Indeed, our chance of dying doubles every eight years, making many scientists predict a maximum age of around 120 years4. However, some animals are luckier. When the Galapagos tortoise and species of BOFFFF (big, old, fat, fertile, female fish, not joking), reach a certain age they enter ‘negligible senescence’ and their chance of dying plateaus5. Which means they could live forever, right?

So, if them, why not us?

At this point, you might have guessed one anti-ageing strategy is to target senescence. Indeed, senolytics (which remove senescent cells) and senostatics (which quell the effects of senescent cells) are the focus of many startups, but have not yet shown efficacy in clinical trials6. Partial cellular reprogramming is another approached favoured by Silicon Valley moguls such as Jeff Bezos. The discovery of Yamanaka factors and their ability to restore a cell to its younger epigenetic state won Shinya Yamanaka the 2012 Nobel Prize. However, this approach is tricky; exposing cells to these factors for too long can lead to the development of those nasty teratomas. It’s likely that other genes involved in cell reprogramming will need to be found, with Google’s Calico Labs admitting that research on Yamanaka factors is “not something where we’re thinking clinically”7.

One of the more gruesome methods to slow ageing is a transfusion of babies’ blood. The startup Ambrosia sold adolescent blood transfusions for $8000 a litre (or grab yourself a bargain with $12000 for two) until it was shut down by the FDA in 20198. However, parabiosis has been shown to reduce age-associated inflammation, increase stem cell capacity and even improve neurological function. Faecal transplants may similarly benefit older patients; transfer of the gut microbiome can improve nutrient sensing and weight regulation. Existing drugs metformin, a diabetes medication, and rapamycin, an anticancer compound, could be repurposed to treat ageing, again through targeting our nutrient sensing systems. Rapamycin has already shown some promise in the 2020 Dog Ageing Project (possibly the cutest ageing trial so far)9.

The above examples represent just a trickle of the many avenues being explored in the race to cure ageing. With a treatment potentially around the corner, is it time to rethink our views on the inevitability of getting older? And which therapy has your backing? Or maybe we should just take the advice of the oldest human in history, 122-year-old Jeanne Calment: she attributed her longevity to cigarettes and chocolate.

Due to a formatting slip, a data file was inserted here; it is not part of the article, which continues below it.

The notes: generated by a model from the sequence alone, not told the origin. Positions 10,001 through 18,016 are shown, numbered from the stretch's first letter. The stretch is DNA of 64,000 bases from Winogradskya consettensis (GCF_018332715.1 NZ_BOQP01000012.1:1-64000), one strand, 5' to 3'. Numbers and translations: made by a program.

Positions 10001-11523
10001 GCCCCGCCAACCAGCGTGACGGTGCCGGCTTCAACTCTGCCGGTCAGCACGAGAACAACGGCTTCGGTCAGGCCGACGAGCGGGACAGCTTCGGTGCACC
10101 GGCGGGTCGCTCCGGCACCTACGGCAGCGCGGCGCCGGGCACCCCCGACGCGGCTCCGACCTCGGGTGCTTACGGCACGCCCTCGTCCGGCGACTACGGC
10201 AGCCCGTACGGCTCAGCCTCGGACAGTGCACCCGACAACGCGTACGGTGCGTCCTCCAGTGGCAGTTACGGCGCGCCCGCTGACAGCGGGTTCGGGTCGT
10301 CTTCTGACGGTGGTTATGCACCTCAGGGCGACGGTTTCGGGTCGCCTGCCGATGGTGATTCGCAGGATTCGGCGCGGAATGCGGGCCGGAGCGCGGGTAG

1. Callaway, E. GlaxoSmithKline strikes back over anti-ageing pills. Nature (2010). doi:10.1038/news.2010.412
  2. World health statistics 2021: monitoring health for the SDGs, sustainable development goals. (2021).
  3. López-Otín, C., Blasco, M. A., Partridge, L., Serrano, M. & Kroemer, G. The Hallmarks of Aging. Cell 153, 1194–1217 (2013).
  4. Finch, C. E. & Pike, M. C. Maximum Life Span Predictions From the Gompertz Mortality Model. Journals Gerontol. Ser. A 51A, B183–B194 (1996).
  5. Finch, C. E. Variations in Senescence and Longevity Include the Possibility of Negligible Senescence. Journals Gerontol. Ser. A 53A, B235–B239 (1998).
  6. Dolgin, E. Send in the senolytics. Nat. Biotechnol. 38, 1371–1377 (2020).
  7. Eisenstein, M. Rejuvenation by controlled reprogramming is the latest gambit in anti-aging. Nat. Biotechnol. 40, 144–146 (2022).
  8. Corbyn, Z. Could ‘young’ blood stop us getting old? The Observer (2020).
  9. Partridge, L., Fuentealba, M. & Kennedy, B. K. The quest to slow ageing through drug discovery. Nat. Rev. Drug Discov. 19, 513–532 (2020).

About the author: Amy Stainthorp is a post-doctoral researcher using 3D cell systems to study Barrett’s oesophagus at the University of Leeds. She work in Professor John Ladbury’s group and as part of the Leeds Centre for Disease Models. She recently completed her PhD investigating the regulation of microRNA expression at the University of Leeds.